Here we are: another year rapidly coming to a close and a fresh one about to begin. Depending on when you read this, maybe yours has already begun. Pop quiz: What notable goals did you accomplish this past year? Not what you did, but what progress did you make? What significant goals did you achieve? What assets were developed or obtained?
I’m sure you were busy, but that’s not what I’m talking about. Did you implement things to make your business more sustainable, strong, and efficient? What new products and services did you launch? What new marketing oil wells are now locked in place, pumping, and producing for you daily? What key metrics did you improve? Did you build and develop your team, or was it one step forward, two steps back?
Here’s a bigger question: Did you even set goals for this year? If not, it’s never too late. Stop reading right now and grab a pen and a piece of paper. Write ’em down. Make a list. Oh, is that so simplistic and stupid you won’t do it?
Too many people live their lives on autopilot. You wake up about the same time every day, then click into your routine. You shower, drink coffee, and check email, maybe in reverse order. You show up to work and react to whatever is in your inbox. You have no plan for the day, no goals, and no productivity measurements. Rinse and repeat. That day repeats itself for 10, 20, or even 30 years until you look in the mirror one day and realize you’re old but still not accomplished.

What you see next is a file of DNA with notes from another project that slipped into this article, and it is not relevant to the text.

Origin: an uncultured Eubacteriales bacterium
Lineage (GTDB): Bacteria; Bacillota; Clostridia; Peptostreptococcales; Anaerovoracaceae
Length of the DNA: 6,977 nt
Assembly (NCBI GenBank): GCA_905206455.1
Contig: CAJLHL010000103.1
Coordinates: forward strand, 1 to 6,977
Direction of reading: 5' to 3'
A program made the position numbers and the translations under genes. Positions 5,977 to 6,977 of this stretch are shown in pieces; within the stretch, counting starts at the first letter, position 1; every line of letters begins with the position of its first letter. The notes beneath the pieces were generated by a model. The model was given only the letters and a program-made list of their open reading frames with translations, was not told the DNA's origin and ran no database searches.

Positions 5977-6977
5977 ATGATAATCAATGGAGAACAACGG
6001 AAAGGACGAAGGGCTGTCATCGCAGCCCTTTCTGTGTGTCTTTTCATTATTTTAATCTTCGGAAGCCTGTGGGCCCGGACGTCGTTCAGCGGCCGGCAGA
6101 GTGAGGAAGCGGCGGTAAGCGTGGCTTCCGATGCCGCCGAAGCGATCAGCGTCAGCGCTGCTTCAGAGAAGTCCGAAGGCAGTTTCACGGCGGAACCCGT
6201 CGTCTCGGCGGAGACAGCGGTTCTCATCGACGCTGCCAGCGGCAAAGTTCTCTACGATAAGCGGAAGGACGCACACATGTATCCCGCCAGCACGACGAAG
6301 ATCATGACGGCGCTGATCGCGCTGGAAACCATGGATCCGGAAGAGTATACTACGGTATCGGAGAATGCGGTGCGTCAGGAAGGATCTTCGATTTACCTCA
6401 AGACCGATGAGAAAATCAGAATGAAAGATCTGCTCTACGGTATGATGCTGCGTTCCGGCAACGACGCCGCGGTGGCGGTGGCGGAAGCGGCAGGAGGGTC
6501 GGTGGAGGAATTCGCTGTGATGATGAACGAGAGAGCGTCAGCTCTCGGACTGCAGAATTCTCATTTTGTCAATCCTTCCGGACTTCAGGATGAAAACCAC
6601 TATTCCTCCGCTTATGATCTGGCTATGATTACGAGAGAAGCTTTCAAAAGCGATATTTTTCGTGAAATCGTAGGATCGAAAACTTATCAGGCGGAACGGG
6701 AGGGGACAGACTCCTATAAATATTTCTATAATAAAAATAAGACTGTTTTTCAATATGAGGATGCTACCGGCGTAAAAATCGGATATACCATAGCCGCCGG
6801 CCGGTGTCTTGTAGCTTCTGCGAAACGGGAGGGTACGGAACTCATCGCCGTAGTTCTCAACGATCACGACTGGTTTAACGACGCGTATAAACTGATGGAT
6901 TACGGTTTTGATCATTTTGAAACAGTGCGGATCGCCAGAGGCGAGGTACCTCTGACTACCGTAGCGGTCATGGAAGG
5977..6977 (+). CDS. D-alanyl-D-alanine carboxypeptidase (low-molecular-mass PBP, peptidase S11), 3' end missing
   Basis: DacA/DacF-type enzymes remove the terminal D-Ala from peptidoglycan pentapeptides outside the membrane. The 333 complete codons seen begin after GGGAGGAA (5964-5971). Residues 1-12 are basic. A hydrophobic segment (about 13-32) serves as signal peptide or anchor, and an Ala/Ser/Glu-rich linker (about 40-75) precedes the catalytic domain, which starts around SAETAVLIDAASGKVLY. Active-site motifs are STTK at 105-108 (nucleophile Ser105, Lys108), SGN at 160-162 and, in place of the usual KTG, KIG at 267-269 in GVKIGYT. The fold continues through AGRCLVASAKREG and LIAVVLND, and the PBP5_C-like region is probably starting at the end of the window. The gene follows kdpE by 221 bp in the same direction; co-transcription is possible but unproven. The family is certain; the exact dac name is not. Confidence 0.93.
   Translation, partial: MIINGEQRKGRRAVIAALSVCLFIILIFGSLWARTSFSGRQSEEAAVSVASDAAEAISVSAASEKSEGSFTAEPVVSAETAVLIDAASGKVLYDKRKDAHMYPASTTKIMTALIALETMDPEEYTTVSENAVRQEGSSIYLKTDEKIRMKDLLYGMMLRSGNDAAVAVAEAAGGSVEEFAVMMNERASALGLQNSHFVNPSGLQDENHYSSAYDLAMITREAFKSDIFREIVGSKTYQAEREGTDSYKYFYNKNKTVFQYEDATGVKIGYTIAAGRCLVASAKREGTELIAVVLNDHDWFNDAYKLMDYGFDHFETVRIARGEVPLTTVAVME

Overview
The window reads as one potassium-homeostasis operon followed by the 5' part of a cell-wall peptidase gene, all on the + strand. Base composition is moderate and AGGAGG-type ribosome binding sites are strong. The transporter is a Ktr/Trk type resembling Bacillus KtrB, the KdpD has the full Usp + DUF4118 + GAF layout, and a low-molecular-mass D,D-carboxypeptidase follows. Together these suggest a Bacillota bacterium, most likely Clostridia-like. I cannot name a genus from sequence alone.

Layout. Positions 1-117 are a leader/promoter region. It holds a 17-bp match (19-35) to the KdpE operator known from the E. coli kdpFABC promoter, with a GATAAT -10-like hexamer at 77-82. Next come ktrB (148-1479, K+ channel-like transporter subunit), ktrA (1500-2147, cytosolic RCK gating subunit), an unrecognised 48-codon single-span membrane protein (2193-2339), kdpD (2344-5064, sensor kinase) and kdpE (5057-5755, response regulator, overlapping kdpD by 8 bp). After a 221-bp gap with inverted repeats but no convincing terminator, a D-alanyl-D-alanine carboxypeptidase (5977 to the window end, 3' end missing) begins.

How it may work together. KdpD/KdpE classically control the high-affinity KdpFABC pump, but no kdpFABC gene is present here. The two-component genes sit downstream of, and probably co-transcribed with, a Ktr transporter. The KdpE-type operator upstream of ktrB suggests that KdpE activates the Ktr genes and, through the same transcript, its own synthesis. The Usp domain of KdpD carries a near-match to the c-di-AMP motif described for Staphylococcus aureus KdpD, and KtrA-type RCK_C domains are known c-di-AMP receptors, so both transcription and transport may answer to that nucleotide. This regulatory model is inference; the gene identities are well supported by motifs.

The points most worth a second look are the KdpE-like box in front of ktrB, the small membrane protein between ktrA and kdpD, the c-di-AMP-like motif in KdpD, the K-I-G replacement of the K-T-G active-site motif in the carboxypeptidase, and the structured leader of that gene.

My question for you is simple: What are you going to do about that? Right now. This minute. Are you going to wait for inspiration? For a checklist? For tomorrow morning or next week when you have less to do? Be careful in this decision. What you do right now reveals a lot about who you are and why you are where you are today, good or bad.
A big reason many people don’t make New Year’s resolutions is because they’ve given up. Far too often, they’ve “cried uncle” to themselves and failed to follow through. At some sad point, they stop trying, just like the sad story of the elephant chained to the ground, held only by a small wooden stake. When it was young and very small, the trainers tied one of its legs to a strong stake in the ground. Struggle as it may, it couldn’t break the chain, and it eventually gave up trying to break free. Now that it’s grown 10 times its original size, the elephant could easily pull the stake out of the ground, but it doesn’t because it “knows” trying to break free is futile. It’s accepted its fate.
Henry David Thoreau wrote, “Most men live lives of quiet desperation.” I’ve thought a lot about that quote. I don’t think it means they necessarily have bad lives. In many ways, they live very well — a nice home, food to eat, healthy kids, and an income to sustain them. I believe this desperation comes from your conscience, a voice deep down that you choose to ignore that whispers, “You could be more and do more, but you don’t.”
Many choose to eat, drink, smoke, or otherwise drown out that voice by distracting it, ignoring it, or stuffing it way down. You can try to escape it, but like a low-grade fever, it’s still there, making you feel miserable. The price you pay for such escape and ease is an ever-growing, living hell.
Might I suggest that this year, you “wake up” and take a hard, serious look at your own mortality and how many years you’ve got left. Figure out what’s not working for you and fix it. You don’t need a grandiose, flamboyant attempt to go all-out, but rather, a daily, inch-by-inch, step-by-small-step, incremental improvement plan. What can you do today to be 1% better than you were yesterday? Maybe you eat one healthy meal or take a 10-minute walk if that’s all you can manage. Maybe you send one prospecting email this week or take 30 minutes to work on your marketing. It’s a start. Perhaps that 30 minutes will eventually turn into one hour, then two, and then perhaps a whole day. Such change builds on itself and gives you a critical key to success: momentum.
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